Proud to serve

Chef Benito Herrira prepares steak ranchero at Miguel’s, an old-school Reno Mexican joint.

Chef Benito Herrira prepares steak ranchero at Miguel’s, an old-school Reno Mexican joint.


Miguel’s Mexican Food is open Tues. through Thurs. 11 a.m. to 9 p.m., Fri. and Sat.11 a.m. to 10 p.m., Sun. 12 p.m. to 8 p.m.

Miguel’s Mexican Food

1415 S Virginia St.
Reno, NV 89502

(775) 322-2722

It seems Northern Nevada Mexican restaurants follow a predictable pattern: On average, tastefulness is inversely related to classiness. Miguel’s—for better or worse, depending on whom you I ask, I suppose—fits this generalization well, because while my husband and I enjoyed our dining experience, we would have been at least as content with one of the area’s more obscure mom-and-pop operations who would rather impress with food than form.

It was very crowded on the Saturday night we dined, but the hostess just happened to have an opening for two as we entered. When a window table that looked out on Virginia Street opened up I struck like a panther, quickly securing our migration there without any resistance from our accommodating hosts.

The service was simply excellent. Despite the duress of a packed house and large parties lobbying for seating, our various attendants—friendly server, dutiful water pourer—never lost track of us or failed to respond quickly to our succession of requests and questions. If they ever got flustered, I couldn’t tell.

The food was less impressive. The salsa for the chips had the sweetish, timorous lack of flavor one finds in a store-bought jar. And while my husband enjoyed his ritual Negra Modelo ($4), my pina colada ($6) was so overbearingly sweet I opted not to finish it. We, of course, wanted to sample the nachos ($5.50), but the standard offering turned out to be just a bland mix of cheddar and white cheese on the middling chips. I suppose we could have pestered for more ingredients—olives, sour cream, beans?—but it never occurred to us that there would be so little to this starter in the first place, and we might have been tongue-tied from the shellshock.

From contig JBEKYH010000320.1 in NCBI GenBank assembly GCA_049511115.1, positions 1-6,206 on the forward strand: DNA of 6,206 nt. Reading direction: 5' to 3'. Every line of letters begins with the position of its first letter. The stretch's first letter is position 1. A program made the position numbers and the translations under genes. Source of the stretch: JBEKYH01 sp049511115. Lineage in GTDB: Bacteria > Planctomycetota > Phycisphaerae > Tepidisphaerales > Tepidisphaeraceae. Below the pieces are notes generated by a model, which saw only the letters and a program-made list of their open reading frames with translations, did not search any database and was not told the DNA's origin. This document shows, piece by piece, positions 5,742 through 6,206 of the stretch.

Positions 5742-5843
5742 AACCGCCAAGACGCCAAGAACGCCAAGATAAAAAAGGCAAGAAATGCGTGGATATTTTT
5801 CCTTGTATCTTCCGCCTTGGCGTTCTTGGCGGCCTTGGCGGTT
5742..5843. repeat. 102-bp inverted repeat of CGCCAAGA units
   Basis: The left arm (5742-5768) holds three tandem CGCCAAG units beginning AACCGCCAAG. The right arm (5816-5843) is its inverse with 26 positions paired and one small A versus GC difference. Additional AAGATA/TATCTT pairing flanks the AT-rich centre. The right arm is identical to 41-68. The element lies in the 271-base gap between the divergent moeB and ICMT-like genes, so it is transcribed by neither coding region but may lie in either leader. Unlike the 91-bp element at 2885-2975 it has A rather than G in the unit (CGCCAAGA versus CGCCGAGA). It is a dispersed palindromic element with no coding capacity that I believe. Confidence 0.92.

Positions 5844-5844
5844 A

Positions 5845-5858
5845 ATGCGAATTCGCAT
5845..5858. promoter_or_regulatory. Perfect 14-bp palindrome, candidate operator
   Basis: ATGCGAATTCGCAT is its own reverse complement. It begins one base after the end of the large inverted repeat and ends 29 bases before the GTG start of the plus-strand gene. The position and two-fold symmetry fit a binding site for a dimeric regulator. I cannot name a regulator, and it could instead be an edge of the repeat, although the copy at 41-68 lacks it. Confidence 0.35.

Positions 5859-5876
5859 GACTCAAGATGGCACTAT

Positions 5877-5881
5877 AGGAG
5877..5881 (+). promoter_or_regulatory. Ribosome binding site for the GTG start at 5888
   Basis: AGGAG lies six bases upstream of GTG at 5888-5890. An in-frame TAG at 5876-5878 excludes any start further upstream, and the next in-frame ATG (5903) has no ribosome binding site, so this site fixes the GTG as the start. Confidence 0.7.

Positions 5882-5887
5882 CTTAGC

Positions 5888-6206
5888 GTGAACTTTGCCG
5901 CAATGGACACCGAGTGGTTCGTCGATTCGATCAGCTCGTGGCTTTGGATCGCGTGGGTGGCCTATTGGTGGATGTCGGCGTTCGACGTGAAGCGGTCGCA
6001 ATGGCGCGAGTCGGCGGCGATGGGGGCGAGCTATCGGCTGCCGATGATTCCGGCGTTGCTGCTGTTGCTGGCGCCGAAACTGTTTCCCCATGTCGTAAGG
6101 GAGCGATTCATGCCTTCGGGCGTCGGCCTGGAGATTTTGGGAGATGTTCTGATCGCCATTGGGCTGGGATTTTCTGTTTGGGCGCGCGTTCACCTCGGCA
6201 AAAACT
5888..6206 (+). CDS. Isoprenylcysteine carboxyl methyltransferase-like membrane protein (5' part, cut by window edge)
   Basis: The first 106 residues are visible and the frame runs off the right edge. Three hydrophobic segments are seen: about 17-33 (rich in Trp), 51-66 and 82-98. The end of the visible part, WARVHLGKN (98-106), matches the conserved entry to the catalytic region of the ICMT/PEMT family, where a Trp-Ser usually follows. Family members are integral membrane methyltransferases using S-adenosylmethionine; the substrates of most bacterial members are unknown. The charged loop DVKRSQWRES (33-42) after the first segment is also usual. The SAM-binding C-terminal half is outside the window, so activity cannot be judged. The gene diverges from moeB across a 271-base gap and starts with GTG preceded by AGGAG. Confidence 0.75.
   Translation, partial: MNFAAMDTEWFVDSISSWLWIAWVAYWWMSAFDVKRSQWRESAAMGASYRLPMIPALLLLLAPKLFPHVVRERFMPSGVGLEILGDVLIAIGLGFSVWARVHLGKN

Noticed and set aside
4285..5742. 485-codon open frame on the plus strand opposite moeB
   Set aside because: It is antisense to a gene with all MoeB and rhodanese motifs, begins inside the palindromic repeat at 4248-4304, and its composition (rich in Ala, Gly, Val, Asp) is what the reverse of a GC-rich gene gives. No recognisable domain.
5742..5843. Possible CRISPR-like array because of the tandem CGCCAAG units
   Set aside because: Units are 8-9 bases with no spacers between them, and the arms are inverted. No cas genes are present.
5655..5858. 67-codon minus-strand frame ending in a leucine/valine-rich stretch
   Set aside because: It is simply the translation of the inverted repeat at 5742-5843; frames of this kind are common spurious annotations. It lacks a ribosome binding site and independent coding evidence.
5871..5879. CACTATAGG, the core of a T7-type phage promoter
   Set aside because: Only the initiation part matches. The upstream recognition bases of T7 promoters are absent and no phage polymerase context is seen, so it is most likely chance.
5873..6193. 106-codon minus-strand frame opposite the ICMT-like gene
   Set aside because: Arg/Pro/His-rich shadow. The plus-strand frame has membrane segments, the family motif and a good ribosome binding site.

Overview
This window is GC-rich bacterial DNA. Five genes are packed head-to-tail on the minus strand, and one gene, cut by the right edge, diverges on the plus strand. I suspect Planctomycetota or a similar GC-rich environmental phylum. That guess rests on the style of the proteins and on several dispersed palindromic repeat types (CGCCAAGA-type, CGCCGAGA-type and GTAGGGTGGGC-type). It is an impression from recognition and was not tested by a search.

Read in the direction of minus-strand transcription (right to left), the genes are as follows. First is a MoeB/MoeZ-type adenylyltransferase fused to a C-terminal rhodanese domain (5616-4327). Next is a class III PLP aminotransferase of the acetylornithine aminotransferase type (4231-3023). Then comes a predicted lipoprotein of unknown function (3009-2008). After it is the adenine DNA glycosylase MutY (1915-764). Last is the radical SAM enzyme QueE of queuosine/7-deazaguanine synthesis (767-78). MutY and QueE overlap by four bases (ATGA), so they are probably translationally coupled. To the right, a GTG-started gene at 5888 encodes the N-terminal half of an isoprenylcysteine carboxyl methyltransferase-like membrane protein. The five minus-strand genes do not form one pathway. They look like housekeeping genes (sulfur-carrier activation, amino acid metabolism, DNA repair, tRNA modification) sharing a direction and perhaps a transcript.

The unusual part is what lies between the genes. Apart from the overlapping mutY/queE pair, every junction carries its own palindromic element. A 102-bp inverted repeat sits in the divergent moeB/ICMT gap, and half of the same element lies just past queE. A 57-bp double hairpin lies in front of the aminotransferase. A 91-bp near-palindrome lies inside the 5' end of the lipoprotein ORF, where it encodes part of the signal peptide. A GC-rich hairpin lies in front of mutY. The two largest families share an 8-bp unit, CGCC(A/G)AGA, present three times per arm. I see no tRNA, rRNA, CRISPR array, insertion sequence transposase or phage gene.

While we waited and nibbled we learned a little bit about Miguel’s, which has been locally owned since 1959. The staff members reported that the big night of the week was usually Friday, when the end-of-the-work-week crowd comes in for margaritas at happy hour before dining. However, fans attending the college basketball tournament probably altered this pattern on our Saturday night.

Our entrees came promptly, and my husband’s shrimp fajitas ($14.95) were certainly the highlight of the meal. He was shorted on tortillas, but the onions, peppers and shrimp were seared appropriately and made for an acceptable main course even when combined with the unspectacular rice and bean base, which could have used more cumin and/or salt.

My vegetarian burrito ($6.25) was disappointing. The tortilla wrap was a bit soggy and doughy, and the constituent vegetables—I saw something green but for the life of me I couldn’t tell what it was, or what it was supposed to be—did little to mitigate the overarching blandness of the bean base. Let me hasten to add that it wasn’t like the food was bad; we made off with leftovers that served as an acceptable brunch the next day. It’s just that, again, the best Mexican in my view has more aggressive concentrations of seasonings.

Given the routine, less-than-ambitious cooking and the type of diner this style attracts, it’s hard not to wonder if Miguel’s has benefited from the recent closing of On the Border from its former location at McCarran and Virginia. Miguel’s might be, in essence, just giving the people what they want. It just isn’t what this reviewer wants when looking for authentic Mexican cuisine.